Add some natural attractions to your tour of France
France tours attract travelers for a wide variety of reasons. The country has one of the most compelling histories of any European nation, and its big cities such as Paris and Versailles are teeming with a rich sense of culture and architectural beauty that is hard to match. But France is also environmentally diverse. There are lush forests, beautiful Mediterranean coastlines and the towering Alps, all contained within an area smaller than the state of Texas. Although they may sometimes be overlooked, France is home to a wide variety of natural attractions that are worth checking out.
Côte de Granit Rose
Located along the northwestern coast of France, the Côte de Granit Rose - literally Pink Granite Coast - is quite a sight to behold. The stretch of coast runs more than 18 miles, and as its name suggests, it is famous for the unique coloration of its sand, stone and rock formations. Aside from creating a romantic ambiance that's hard to beat, the pink rocks are also extremely rare. The same variety are only found in two other place on Earth: China and Corsica.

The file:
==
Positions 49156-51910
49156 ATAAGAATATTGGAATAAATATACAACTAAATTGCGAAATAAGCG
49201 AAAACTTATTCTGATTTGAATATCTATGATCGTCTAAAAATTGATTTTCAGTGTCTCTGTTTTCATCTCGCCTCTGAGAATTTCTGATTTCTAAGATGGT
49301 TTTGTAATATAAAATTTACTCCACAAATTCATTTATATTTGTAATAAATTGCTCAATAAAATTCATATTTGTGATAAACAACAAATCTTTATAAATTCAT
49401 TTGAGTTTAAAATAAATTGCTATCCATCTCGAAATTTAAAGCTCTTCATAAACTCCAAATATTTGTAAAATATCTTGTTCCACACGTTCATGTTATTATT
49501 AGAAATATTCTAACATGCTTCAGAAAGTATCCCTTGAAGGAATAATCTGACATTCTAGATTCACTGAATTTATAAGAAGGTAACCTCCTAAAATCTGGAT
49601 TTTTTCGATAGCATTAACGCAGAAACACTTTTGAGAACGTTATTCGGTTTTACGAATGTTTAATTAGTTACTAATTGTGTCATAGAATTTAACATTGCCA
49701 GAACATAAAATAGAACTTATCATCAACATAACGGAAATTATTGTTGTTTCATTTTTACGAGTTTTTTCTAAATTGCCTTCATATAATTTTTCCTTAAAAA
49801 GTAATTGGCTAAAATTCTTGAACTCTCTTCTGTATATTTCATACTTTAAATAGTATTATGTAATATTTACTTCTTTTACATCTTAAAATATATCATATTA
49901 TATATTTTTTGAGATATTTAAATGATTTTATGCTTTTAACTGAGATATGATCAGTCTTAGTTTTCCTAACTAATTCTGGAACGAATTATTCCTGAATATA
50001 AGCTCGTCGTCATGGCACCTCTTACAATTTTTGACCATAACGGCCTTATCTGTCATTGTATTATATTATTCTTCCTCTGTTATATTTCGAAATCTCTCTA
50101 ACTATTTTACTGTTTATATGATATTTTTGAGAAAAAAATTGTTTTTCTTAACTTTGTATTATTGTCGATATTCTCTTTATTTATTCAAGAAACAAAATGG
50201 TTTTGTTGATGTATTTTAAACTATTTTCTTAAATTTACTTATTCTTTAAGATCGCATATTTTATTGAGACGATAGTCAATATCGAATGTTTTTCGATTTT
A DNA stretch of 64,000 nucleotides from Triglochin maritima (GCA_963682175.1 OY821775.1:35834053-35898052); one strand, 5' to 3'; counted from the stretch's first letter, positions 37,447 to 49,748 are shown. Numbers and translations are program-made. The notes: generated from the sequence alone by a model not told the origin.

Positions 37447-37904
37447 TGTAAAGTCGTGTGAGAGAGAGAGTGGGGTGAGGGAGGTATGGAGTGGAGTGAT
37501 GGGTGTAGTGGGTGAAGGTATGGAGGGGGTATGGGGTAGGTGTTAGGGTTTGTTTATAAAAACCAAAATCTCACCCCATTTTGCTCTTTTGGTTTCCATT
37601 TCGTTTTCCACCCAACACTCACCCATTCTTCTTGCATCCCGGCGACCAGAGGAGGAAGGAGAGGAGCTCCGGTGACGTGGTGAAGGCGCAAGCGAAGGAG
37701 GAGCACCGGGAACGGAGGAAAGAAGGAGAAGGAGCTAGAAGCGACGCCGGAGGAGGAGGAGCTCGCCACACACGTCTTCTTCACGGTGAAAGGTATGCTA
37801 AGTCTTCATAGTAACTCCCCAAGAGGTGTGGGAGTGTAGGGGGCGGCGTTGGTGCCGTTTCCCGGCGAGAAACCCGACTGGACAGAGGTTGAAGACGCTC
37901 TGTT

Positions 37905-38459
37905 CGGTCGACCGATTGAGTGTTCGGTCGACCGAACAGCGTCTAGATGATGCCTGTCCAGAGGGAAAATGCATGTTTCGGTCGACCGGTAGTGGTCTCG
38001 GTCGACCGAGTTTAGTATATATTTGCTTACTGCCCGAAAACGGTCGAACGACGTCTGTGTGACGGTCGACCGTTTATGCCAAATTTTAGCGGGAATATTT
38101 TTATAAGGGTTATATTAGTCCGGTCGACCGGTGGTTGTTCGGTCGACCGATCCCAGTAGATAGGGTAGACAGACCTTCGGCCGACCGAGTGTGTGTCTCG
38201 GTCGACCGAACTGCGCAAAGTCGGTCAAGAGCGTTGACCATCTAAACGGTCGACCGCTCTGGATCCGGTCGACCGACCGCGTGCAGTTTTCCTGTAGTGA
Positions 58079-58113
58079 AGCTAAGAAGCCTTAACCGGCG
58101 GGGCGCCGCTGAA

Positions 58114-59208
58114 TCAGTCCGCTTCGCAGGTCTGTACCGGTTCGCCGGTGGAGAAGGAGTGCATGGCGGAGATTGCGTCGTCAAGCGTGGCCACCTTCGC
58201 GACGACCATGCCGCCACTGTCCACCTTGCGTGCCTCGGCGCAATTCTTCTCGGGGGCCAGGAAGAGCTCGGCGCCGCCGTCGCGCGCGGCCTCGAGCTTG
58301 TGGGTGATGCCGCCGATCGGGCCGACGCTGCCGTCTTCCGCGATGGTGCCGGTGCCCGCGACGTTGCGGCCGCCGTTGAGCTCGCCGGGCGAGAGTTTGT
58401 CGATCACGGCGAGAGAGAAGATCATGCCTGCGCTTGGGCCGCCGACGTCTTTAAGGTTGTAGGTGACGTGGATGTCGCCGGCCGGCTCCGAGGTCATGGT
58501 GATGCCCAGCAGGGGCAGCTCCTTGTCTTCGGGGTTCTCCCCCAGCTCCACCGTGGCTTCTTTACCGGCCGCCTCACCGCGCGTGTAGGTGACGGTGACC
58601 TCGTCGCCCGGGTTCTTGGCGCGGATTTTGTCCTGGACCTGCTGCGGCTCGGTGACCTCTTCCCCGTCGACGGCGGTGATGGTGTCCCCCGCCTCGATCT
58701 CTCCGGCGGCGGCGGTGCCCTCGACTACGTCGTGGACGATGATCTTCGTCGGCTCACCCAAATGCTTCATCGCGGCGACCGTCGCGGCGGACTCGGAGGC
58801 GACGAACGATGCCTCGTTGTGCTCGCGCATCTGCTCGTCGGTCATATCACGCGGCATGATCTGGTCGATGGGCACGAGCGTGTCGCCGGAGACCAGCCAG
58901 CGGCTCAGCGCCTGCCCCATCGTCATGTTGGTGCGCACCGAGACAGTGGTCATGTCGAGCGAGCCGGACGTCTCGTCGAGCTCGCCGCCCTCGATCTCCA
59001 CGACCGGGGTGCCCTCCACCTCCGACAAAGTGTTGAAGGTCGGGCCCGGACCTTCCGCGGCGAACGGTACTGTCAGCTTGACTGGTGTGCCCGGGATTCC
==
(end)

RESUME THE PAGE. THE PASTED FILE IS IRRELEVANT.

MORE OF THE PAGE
The mountainous southern region that forms the border with Spain is home to some of the country's best natural landmarks, including Gavarnie Falls. At more than 1,384 feet, it's the tallest waterfall in France, but the waterfall itself is not the only reason to pay a visit to Gavarnie. The surrounding landscape is impressive as well, with the Cirque de Gavarnie being one of the best opportunities for hiking in the southern part of the country.
Lavender Fields of Provence
Lavender is certainly not unique to France, but there are few places around the world where you can see it quite like in the Provence region of France. Not only does the pleasing scent of these breathtaking plants permeate seemingly every corner of the region during July and August, but the expansive fields are also a pleasure for the eyes. There are a number of spots where the flowers are especially beautiful, but the Sénanque Abbey is hard to top. The building dates back to the 12th century, but its the landscape around it that sets it apart from the rest.